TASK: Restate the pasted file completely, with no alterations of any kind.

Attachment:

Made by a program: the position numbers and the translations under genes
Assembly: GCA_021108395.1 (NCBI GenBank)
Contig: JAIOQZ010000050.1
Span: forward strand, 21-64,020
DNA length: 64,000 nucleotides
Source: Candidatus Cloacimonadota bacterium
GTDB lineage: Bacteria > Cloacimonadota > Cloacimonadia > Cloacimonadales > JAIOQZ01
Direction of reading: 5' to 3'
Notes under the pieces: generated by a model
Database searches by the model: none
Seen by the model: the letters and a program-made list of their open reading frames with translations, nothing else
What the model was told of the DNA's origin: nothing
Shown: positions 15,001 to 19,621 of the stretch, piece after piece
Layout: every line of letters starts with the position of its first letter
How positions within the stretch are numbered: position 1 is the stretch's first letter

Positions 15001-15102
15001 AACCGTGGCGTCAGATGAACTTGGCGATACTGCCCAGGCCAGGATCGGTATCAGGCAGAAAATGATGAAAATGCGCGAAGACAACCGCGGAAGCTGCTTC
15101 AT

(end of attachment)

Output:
Made by a program: the position numbers and the translations under genes
Assembly: GCA_021108395.1 (NCBI GenBank)
Contig: JAIOQZ010000050.1
Span: forward strand, 21-64,020
DNA length: 64,000 nucleotides
Source: Candidatus Cloacimonadota bacterium
GTDB lineage: Bacteria > Cloacimonadota > Cloacimonadia > Cloacimonadales > JAIOQZ01
Direction of reading: 5' to 3'
Notes under the pieces: generated by a model
Database searches by the model: none
Seen by the model: the letters and a program-made list of their open reading frames with translations, nothing else
What the model was told of the DNA's origin: nothing
Shown: positions 15,001 to 19,621 of the stretch, piece after piece
Layout: every line of letters starts with the position of its first letter
How positions within the stretch are numbered: position 1 is the stretch's first letter

Positions 15001-15102
15001 AACCGTGGCGTCAGATGAACTTGGCGATACTGCCCAGGCCAGGATCGGTATCAGGCAGAAAATGATGAAAATGCGCGAAGACAACCGCGGAAGCTGCTTC
15101 AT